Available in five languages, the site is entitled 'The meeting point, the adventure of love'The Vatican has launched a new website focusing on sex education for young people.
Available in five languages, the site entitled “The meeting point, the adventure of love” offers an educational itinerary in love and sexuality that aims to assist young people to discover the beauty of the reciprocal gift of self and the search for it through the gift of body and soul.”
Drawing on Pope Francis’ Apostolic Exhortation,Amoris Laetitia, and developed by the Pontifical Council for the Family, its material was developed by the Spanish Bishops Conference’s sub-commission for the family and the defence of life, under Bishop Mario Iceta of Bilbao.
The project also aims to respond to needs identified by bishops during their ad limina visits as well as those of family movements and associations working for the evangelisation and pastoral care of families.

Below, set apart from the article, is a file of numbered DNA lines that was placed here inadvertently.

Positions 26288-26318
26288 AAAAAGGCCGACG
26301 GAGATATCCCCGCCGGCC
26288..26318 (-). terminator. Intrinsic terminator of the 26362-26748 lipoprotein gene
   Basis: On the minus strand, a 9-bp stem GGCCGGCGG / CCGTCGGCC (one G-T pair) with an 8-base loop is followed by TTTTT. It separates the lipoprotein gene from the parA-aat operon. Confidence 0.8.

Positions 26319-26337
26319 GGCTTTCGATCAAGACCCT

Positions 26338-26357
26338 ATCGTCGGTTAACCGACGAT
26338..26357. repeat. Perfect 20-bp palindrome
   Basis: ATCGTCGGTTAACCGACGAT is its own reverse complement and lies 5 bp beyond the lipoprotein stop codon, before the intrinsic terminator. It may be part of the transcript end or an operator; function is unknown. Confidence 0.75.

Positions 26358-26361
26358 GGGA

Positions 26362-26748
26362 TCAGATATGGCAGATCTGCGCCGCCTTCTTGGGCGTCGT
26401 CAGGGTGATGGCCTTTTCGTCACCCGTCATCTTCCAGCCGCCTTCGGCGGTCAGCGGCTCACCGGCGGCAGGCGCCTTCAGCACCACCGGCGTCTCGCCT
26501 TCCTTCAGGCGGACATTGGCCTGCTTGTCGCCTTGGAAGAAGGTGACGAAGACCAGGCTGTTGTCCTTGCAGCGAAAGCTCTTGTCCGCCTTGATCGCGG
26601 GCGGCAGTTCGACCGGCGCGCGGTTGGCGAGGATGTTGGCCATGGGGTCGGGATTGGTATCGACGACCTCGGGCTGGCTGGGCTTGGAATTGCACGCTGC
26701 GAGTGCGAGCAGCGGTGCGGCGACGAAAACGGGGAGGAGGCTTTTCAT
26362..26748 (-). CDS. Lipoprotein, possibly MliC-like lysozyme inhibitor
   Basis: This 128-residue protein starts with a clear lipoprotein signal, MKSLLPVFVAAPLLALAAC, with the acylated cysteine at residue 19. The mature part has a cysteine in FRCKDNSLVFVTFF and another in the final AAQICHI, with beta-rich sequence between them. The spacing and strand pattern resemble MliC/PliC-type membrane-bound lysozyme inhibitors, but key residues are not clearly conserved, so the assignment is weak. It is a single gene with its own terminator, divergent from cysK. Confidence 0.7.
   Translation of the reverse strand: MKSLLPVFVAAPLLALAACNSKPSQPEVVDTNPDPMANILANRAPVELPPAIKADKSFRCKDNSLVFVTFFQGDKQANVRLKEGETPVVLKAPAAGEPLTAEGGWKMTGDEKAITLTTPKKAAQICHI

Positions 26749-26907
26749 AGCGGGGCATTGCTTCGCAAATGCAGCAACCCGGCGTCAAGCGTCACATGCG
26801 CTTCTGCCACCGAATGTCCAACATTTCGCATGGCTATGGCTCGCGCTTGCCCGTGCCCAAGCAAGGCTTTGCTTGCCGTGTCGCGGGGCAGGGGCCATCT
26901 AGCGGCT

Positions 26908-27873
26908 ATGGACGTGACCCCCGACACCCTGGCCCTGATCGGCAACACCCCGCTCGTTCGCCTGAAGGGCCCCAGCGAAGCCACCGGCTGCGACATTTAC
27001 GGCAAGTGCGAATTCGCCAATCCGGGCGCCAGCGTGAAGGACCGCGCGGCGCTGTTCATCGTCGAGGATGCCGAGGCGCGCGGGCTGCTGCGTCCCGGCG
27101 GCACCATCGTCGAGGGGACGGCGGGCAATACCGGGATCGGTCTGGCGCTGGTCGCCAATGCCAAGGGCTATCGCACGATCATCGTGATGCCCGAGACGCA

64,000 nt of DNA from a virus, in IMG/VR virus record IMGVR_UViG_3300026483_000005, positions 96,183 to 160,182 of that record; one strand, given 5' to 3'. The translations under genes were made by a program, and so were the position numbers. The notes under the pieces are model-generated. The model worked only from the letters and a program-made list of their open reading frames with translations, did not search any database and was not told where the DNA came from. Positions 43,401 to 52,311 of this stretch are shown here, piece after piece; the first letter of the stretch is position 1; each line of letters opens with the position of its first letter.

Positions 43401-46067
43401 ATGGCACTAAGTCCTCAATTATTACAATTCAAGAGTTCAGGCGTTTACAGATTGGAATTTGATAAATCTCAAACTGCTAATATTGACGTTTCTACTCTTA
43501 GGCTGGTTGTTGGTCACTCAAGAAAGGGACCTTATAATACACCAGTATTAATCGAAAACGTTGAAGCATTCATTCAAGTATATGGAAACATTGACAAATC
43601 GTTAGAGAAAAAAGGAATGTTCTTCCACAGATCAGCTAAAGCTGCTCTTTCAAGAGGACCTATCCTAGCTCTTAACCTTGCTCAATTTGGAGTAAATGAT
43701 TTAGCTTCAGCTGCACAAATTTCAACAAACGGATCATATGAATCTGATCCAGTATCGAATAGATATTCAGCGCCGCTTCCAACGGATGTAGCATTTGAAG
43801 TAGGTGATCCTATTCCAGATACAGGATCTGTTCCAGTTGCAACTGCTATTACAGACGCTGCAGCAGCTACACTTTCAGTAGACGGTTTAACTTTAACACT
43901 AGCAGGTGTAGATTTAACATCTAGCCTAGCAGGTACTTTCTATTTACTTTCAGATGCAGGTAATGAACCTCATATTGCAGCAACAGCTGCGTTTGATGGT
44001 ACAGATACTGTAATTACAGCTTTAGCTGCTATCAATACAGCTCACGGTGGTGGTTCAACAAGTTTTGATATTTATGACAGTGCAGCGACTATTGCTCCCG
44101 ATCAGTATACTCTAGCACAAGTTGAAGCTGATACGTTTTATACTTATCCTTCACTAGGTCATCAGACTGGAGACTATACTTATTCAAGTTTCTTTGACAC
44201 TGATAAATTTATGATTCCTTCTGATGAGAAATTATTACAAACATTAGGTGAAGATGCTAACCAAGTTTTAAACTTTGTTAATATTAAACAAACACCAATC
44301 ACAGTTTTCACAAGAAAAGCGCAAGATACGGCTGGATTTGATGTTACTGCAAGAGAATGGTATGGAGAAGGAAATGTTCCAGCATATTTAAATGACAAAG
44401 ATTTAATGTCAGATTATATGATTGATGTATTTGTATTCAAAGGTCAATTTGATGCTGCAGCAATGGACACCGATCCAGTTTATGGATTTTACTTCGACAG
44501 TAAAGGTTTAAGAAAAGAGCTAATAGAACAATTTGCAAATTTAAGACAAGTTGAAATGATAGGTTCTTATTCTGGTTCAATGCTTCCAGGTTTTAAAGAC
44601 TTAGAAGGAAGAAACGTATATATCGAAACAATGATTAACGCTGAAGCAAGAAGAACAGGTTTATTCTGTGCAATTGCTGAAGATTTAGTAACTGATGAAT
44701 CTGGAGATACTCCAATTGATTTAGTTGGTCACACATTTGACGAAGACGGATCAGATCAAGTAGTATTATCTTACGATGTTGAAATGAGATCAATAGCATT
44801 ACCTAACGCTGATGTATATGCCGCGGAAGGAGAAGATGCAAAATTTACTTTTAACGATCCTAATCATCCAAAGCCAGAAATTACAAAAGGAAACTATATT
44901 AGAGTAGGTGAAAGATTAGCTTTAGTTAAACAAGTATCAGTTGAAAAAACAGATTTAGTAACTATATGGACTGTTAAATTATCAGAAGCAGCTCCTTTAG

“This vocation to love is a fundamental task of parents,” said Bishop Vincent Paglia, president of the Pontifical Council for the Family. However, parents can also count on assistance from various moral and educational communities, e.g. at school, from teachers, as well as the collaboration of other members of the ecclesial community including the parish with its priests and catechists as well as other Christian faithful.”
Based on the observation that sex education today is handicapped by “various means of social communication” such as virtual communities and social networks, young people today lack “useful criteria for distinguishing the truth about the good of human sexuality,” explained Bishop Paglia during the launch of the program at World Youth Day in Krakow.
Structured around five chapters, the lessons draws on the metaphor of a tent “at the point of departure and the objective” of the itinerary. The aim is to enable the young person to discover aspects of his or her own personality, including the body, sexuality, feelings, freedom, will as well as the moral dimension as elements comprising a tent with its roof, cords, pegs, as well as a door.
Pope Francis has decided to go Sweden next autumn to pray with Protestant faith leaders at an ecumenical liturgy that will begin a year of events commemorating the 500th anniversary of the Reformation.
The one-day gathering will take place on Oct. 31 in the southern city of Lund where the Lutheran World Federation (LWF) was founded in 1947.